Crying is normal and healthy for a baby. Babies cry because they can’t talk, and want you to know something is wrong. Give yourself time to get to know your baby. In a few weeks, you will get better at knowing what causes your baby to cry and what will help him to stop.
Soon you will be able to tell hungry cries from boredom cries, and hurt cries from angry cries. There will still be times when your baby will cry and you will not know why. Don’t take your baby’s crying personally.
When your baby cries, check for causes such as:
HUNGER: Your baby may be hungry, so try feeding first. Most newborns need to be fed every 2 to 3 hours for about 20 minutes at a time. The feedings provide comfort and closeness as well as keeping your baby's tummy full. If your baby is not hungry, sucking on a pacifier or a finger (his or yours) can relax your baby and help put him to sleep.
If you are breastfeeding, your baby can react to things you eat that pass into breast milk. To see if a certain food or drink upsets your baby, avoid that food or drink for a couple of weeks before you try it again.
If you are bottle-feeding, your baby may react to something in the formula. If he cries with each feeding, ask his healthcare provider if you should try another type of formula.
DISCOMFORT: Look for things that may make your baby uncomfortable, such as:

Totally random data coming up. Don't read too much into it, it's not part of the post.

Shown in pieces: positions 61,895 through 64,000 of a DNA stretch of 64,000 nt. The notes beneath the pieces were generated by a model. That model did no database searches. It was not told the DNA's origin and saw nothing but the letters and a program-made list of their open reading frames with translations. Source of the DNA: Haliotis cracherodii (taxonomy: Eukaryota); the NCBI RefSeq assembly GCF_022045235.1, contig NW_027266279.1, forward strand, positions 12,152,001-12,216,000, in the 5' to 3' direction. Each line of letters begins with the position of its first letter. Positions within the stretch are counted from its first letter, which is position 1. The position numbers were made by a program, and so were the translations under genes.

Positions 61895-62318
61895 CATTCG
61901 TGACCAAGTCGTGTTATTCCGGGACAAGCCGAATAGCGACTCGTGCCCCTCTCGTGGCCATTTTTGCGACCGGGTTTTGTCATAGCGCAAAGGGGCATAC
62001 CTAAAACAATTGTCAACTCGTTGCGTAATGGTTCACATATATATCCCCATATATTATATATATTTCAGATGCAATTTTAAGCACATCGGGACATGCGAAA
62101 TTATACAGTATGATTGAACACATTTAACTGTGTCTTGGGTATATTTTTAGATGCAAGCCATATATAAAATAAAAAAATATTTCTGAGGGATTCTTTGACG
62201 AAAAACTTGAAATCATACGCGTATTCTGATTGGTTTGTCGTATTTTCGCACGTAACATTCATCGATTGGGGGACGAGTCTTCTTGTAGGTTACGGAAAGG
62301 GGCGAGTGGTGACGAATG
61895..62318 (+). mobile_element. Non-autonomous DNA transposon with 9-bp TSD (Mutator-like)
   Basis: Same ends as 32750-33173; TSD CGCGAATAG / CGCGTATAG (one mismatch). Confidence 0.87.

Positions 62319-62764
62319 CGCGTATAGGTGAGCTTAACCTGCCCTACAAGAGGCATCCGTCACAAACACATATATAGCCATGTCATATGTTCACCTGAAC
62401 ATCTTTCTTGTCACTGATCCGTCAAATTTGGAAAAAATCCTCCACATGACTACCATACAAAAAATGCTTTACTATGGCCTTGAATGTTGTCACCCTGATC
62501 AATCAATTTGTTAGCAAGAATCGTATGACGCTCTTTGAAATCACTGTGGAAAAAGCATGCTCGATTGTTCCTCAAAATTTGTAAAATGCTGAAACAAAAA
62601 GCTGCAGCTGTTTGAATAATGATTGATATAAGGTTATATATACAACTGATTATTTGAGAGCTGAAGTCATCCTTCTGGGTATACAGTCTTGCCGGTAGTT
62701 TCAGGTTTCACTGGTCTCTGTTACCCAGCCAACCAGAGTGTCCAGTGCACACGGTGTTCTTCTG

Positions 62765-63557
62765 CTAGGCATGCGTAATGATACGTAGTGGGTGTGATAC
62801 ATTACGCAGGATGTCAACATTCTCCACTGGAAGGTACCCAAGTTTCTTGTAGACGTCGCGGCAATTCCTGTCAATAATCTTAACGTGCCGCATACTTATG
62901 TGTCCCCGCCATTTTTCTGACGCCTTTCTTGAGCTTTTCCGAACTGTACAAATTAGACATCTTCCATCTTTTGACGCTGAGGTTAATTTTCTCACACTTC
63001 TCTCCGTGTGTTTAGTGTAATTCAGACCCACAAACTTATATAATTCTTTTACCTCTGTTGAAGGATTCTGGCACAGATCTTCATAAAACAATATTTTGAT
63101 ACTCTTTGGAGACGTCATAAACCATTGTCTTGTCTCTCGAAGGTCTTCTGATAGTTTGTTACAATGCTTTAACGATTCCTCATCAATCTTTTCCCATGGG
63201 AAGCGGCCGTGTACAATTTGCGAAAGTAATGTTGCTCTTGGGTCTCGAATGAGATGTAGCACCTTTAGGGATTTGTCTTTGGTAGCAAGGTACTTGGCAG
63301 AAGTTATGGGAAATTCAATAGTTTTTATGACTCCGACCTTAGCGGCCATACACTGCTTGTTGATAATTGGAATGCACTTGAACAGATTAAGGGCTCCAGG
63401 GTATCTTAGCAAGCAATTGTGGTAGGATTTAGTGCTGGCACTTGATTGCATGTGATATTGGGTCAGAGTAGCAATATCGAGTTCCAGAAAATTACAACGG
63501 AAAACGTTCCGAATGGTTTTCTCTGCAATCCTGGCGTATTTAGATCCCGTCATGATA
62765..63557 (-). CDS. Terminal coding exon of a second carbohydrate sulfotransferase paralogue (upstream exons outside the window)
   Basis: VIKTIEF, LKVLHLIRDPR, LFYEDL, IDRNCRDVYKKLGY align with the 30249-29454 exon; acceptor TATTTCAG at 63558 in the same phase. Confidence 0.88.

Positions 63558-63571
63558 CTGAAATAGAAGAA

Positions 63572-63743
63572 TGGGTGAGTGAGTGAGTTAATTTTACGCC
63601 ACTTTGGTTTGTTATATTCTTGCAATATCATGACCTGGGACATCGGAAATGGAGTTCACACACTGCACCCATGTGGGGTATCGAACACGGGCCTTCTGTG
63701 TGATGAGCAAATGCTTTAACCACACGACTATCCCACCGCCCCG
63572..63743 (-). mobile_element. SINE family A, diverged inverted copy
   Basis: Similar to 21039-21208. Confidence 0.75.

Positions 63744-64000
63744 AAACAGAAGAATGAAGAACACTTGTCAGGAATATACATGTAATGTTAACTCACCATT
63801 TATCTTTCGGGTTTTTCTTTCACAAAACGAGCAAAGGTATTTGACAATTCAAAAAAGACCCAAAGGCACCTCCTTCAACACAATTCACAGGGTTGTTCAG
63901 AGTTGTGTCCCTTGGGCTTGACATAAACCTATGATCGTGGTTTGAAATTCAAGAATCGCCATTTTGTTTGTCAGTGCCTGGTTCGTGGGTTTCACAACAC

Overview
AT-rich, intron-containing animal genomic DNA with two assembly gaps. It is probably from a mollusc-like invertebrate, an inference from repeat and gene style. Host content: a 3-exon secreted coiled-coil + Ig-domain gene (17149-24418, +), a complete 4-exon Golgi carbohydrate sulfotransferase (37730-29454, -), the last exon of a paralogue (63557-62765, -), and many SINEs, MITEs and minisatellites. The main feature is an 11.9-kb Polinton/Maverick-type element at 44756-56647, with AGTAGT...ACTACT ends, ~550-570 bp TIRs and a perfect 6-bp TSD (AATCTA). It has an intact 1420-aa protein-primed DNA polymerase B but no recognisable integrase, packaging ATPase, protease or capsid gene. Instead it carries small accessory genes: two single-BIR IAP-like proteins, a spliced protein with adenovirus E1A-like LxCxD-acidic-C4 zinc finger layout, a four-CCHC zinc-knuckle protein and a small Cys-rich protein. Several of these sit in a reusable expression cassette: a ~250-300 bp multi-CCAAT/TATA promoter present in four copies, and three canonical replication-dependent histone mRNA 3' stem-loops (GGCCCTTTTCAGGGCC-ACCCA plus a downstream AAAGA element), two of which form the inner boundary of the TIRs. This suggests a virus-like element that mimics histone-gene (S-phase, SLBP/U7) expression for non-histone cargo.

OVER-STIMULATION: Too much playing and handling can tire your baby and cause crying. During the night, keep your baby calm by feeding and changing him in a quiet place away from bright lights and the TV. Some babies like the secure feeling of being swaddled in a blanket.
Quiet music, gentle rocking, soft singing, or talking may help. You might also try a warm bath or a gentle massage. A steady sound (white noise) such as a fan, a dishwasher, clothes dryer, or a vacuum cleaner may calm your baby. Your baby can tell when you are tense and may also get tense and cry. It helps if you can stay relaxed.
BOREDOM: Crying can also mean that your baby wants a change in scenery or activity.
COLIC: Colic is when a baby cries more than 3 hours a day, for more than 3 days a week. The crying usually happens around the same time each day. Most babies outgrow colic by 3 to 4 months of age.
Keep track of feeding, sleep, when your baby starts to cry, and for how long. Talk with your healthcare provider about these patterns.
Sometimes you just need to let your baby cry himself to sleep. It’s OK to let your child cry for 10 or 15 minutes as long as you have made sure he is in a safe place and has been fed, burped, and changed.
If your baby is crying and you are very tired or angry enough that you are afraid you might hurt him, put him down in a safe place such as a crib or playpen, go into another room, and try to calm down. If you are still upset, call someone. Ask a spouse, friend, neighbor, or relative to give you a break when you need it.
NEVER shake or hurt your baby.